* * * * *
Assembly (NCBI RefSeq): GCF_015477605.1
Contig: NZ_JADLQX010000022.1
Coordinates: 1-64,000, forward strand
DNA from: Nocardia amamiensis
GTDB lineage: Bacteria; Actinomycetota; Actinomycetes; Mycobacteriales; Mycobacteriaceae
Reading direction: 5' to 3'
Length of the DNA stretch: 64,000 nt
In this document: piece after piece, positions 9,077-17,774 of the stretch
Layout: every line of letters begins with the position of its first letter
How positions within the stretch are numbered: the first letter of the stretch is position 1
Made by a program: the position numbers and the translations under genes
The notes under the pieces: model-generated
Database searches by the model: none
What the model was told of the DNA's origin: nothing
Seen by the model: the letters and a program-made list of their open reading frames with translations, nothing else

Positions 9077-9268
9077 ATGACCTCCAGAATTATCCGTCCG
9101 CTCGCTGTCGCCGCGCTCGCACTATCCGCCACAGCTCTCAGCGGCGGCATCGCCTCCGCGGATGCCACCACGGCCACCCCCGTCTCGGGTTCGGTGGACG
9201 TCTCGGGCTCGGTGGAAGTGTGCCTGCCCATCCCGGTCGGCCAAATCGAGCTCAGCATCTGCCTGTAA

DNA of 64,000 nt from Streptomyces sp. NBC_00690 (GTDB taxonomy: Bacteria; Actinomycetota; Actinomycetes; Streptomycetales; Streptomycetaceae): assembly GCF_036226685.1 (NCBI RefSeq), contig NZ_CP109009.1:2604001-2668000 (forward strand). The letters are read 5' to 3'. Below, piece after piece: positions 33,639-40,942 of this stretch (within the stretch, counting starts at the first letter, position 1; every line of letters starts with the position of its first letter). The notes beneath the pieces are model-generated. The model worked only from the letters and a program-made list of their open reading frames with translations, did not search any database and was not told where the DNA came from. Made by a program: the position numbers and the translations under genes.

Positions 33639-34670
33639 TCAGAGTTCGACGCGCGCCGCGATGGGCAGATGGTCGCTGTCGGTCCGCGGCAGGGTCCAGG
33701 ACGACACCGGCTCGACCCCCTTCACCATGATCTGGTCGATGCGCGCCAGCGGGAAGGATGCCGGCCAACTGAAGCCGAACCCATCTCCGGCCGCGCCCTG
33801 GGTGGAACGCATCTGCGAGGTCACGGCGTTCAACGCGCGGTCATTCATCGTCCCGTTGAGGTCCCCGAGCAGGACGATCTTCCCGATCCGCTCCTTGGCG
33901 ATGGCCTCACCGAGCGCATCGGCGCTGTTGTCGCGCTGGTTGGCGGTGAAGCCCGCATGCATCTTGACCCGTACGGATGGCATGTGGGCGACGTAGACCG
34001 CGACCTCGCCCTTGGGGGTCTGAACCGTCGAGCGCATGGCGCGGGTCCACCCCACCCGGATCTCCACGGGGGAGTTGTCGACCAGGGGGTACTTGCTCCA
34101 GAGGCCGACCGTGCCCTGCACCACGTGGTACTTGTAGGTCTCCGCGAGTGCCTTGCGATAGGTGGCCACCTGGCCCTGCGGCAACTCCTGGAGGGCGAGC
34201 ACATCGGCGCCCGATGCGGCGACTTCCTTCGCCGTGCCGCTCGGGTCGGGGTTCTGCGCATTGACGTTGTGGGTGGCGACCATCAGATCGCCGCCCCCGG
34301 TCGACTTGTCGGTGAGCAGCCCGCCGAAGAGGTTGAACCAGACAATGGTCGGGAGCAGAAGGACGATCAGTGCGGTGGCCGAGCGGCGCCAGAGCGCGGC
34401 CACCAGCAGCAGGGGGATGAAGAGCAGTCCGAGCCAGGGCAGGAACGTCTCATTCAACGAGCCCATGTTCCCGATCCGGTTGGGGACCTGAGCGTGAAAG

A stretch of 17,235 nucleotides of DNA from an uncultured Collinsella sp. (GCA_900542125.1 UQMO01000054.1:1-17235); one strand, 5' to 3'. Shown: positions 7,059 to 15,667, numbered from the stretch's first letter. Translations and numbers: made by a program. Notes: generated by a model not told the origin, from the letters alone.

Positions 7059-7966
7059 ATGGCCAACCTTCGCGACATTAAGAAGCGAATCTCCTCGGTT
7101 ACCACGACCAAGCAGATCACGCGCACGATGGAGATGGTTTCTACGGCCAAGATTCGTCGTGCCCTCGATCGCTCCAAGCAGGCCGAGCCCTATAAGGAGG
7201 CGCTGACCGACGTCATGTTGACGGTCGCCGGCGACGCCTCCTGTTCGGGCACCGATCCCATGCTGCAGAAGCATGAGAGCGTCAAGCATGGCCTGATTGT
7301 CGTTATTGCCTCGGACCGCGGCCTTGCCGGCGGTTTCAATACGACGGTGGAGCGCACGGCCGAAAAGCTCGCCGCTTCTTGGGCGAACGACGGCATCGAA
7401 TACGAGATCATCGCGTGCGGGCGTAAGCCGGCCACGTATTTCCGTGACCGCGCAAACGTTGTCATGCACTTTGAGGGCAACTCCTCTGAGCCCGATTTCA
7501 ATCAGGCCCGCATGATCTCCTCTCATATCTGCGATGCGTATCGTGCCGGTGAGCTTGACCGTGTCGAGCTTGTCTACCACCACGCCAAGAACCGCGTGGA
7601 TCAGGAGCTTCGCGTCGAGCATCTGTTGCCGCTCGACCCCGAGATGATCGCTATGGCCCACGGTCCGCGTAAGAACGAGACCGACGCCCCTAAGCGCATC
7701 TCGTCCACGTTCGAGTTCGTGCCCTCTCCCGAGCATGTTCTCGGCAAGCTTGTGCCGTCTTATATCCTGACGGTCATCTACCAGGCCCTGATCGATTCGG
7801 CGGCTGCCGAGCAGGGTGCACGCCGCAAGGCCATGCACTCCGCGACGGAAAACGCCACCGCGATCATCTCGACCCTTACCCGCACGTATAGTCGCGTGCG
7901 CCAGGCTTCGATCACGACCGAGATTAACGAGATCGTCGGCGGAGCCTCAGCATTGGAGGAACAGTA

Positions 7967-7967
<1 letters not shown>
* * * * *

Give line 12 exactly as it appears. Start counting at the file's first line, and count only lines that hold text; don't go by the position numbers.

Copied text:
The notes under the pieces: model-generated